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Jihad and Terrorism: A War of the Words

الحمد لله و الصلاة و السلام على رسول الله و على 

Jihad and Terrorism: A War of the Words
An essay by Moazzam Begg

“Do not oppress and do not be oppressed.”
The Noble Quran 

 

During my years of incarceration at Bagram and Guantánamo Bay, I was interrogated well over 300 times. One of those interrogations, by the CIA, in my third year of US captivity, I still recall with a sense of amusement. The agent insisted on repeating the word ‘terrorist’ when referring to me. Nothing new, I thought. Then, he used an Algebraic equation in a rather puerile way in order to get me to cooperate. “Your situation is X+Y=Z,” he said as he wrote out his findings. “‘X’ is you, ‘Y’ is your non-cooperation and ‘Z’ is terrorist – a terrorist who will stay here for a very long time.” After three years of this sort of thing, I was no longer intimidated by the US military or the alphabet agencies. I replied by telling him that Algebra was an Arabic word that clearly struck terror into the hearts of people in the West – and the East for that matter (at least if you were a teenager studying trigonometry). But I also told him Algebra wasn‘t the only Arabic word that frightened the West, and he knew it. 

 

There are hundreds of English words that have etymological roots in the Arabic language. Most of them are taken for granted and attract little controversy when used by ordinary English-speaking people. For example, ‘Arabic numerals’ revolutionised and replaced cumbersome Roman ones; the words alkali, chemistry, arsenal, cipher, admiral, magazine, sherbet, syrup, tariff, zenith, algorithm and even checkmate are but a few that hark back to an Islamic and Arabic past that helped civilise the world . A few words were regarded with a simultaneous sense of repulsion and admiration – of the exotic and mysterious, like assassin, Saracen and harem’.1 But there is an Arabic word used in the English language today that provokes more confusion, suspicion, hostility and fear than all others: jihad. And the time has come for Muslims to reclaim it.


The word jihad comes from the root verb jahada which linguistically means ‘to struggle’. The Arabic lexicon describes jihad as ‘making the utmost effort to attain something beloved or to save oneself from something disliked.’ It is from this literal interpretation that many Muslims – and non-Muslims – erroneously limit the concept of jihad solely to internal, spiritual struggle. Whilst recognising the importance of the spiritual jihad – the jihad of the nafs (self) – there is a critical danger in applying literal interpretations to words that have widely accepted meanings according to the consensus (ijma’)of Islamic teachings and jurisprudence (shar’i meanings). This approach does little to address the very real problems that issue from deliberate mistranslations and misconstructions of Arabic words and concepts – against which Islam is not immune.2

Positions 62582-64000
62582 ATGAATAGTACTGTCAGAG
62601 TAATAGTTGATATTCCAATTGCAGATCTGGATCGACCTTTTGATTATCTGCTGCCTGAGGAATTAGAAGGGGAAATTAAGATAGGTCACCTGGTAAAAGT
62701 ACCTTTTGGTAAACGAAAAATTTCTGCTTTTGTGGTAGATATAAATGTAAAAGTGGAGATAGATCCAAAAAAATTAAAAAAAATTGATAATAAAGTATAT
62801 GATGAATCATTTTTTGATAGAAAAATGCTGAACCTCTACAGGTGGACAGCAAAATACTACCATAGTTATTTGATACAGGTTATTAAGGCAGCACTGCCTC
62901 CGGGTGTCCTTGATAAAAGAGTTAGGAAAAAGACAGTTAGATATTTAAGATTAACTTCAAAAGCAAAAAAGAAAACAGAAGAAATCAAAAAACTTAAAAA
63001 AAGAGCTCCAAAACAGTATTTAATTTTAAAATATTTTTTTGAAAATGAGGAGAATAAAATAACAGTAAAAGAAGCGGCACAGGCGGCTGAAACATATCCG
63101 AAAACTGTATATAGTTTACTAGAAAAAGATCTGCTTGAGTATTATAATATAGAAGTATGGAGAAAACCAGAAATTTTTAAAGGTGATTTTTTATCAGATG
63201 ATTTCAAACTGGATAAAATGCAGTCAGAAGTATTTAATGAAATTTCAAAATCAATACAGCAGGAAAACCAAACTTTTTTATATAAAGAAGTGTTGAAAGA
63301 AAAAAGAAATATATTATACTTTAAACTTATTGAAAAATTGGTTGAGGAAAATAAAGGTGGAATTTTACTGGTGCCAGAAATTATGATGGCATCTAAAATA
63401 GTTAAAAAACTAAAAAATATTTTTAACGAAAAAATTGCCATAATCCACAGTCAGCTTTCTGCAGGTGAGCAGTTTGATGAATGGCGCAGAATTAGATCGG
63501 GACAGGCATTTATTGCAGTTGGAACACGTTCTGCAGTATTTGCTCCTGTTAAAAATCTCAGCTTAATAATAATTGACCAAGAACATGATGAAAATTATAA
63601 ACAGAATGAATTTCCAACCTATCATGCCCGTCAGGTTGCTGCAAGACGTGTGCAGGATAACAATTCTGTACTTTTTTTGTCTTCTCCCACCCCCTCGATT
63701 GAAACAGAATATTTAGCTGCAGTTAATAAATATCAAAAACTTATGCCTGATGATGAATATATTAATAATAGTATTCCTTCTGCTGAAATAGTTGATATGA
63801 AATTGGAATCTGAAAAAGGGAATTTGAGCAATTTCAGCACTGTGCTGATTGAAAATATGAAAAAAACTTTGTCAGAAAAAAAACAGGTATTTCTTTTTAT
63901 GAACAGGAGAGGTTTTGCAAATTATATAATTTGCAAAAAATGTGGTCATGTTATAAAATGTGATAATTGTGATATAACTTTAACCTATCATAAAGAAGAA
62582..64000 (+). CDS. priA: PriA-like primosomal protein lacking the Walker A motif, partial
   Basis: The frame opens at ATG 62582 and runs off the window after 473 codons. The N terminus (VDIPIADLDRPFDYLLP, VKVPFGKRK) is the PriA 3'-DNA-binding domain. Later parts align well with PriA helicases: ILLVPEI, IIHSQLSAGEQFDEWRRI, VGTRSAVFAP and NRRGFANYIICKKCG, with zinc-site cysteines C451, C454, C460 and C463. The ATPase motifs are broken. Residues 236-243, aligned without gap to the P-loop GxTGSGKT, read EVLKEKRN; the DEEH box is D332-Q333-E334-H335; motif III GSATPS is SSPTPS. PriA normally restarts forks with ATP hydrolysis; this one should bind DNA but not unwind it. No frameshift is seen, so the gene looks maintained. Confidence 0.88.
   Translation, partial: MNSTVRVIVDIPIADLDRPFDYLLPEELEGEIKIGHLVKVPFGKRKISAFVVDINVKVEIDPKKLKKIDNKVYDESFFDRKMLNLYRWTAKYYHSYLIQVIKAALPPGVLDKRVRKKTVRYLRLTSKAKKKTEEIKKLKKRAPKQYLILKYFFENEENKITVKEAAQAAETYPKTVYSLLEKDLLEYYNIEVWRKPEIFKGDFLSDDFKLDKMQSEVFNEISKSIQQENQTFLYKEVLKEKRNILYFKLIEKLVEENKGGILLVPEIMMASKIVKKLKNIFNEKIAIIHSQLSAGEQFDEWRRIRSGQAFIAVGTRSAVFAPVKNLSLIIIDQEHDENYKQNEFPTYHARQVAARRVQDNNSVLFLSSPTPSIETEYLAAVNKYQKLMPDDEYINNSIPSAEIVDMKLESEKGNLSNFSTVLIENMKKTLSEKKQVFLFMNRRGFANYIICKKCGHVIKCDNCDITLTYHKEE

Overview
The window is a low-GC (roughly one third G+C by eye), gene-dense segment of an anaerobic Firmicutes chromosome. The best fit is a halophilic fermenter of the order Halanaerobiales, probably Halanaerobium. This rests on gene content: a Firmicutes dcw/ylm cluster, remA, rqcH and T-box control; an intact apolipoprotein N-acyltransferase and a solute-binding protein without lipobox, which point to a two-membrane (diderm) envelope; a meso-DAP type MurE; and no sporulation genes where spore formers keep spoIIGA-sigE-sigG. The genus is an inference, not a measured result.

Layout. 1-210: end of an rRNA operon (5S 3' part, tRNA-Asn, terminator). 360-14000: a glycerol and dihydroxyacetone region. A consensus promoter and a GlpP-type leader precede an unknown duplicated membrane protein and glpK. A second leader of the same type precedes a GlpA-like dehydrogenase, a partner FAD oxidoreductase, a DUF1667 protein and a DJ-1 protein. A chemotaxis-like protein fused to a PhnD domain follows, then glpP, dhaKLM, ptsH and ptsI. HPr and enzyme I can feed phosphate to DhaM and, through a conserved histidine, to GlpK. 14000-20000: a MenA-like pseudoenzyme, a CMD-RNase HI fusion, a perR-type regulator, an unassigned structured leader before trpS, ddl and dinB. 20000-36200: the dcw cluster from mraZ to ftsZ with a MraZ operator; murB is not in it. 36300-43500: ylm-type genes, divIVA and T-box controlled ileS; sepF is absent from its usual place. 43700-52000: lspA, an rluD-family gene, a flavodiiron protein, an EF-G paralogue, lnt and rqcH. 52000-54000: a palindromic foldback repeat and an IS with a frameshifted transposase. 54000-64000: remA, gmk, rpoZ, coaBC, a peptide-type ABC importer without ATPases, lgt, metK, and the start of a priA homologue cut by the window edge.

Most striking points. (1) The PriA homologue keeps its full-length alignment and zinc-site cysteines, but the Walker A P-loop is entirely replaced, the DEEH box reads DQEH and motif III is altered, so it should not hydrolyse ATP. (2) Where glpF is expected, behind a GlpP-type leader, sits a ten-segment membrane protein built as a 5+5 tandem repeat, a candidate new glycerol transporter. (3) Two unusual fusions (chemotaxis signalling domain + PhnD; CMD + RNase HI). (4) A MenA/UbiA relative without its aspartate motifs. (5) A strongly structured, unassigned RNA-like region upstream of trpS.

The five daily prayers in Islam are referred to in their singular form as salaah. There is no dispute in this matter and anyone attempting to restrict the practice of prayer to the linguistic definition, which simply means ‘connection’, would be guilty of heresy. Likewise, a similar reinterpretation of the Islamic obligation of zakaah – a tax Muslims are required to pay that assists the poor, beggars, tax-collectors, orphans, travellers, recent converts to Islam, prisoners and even the mujahideen – to its linguistic meaning, ‘purification’, would also be entirely rejected. Those who engage in jihad are called mujahideen and those killed doing it are called shuhadaa (martyrs) who have obtained a rank unparalleled in the hierarchy of the Hereafter.3 It would seem absurd for people who interpret jihad as ‘the daily struggle of life’ to call themselves ‘mujahideen’ in life and ‘martyrs’ subsequently in death [by natural causes].



The Concise Oxford Dictionary describes jihad as a ‘religious war of Muslims against unbelievers; campaigns for or against a doctrine.’ Indeed jihad is commonly described in the West as ‘holy war.’ But holy war in Arabic would be Harb al-Muqadassah and this phrase is simply not found in the Quran or the Sunnah (the Prophetic way of life) which are the best (and only, from an Islamic perspective) sources to understanding the concept of jihad – or any other Islamic teachings – even if the cumulative evidence does point clearly to the concept of jihad as primarily one of physical struggle and warfare.


Jihad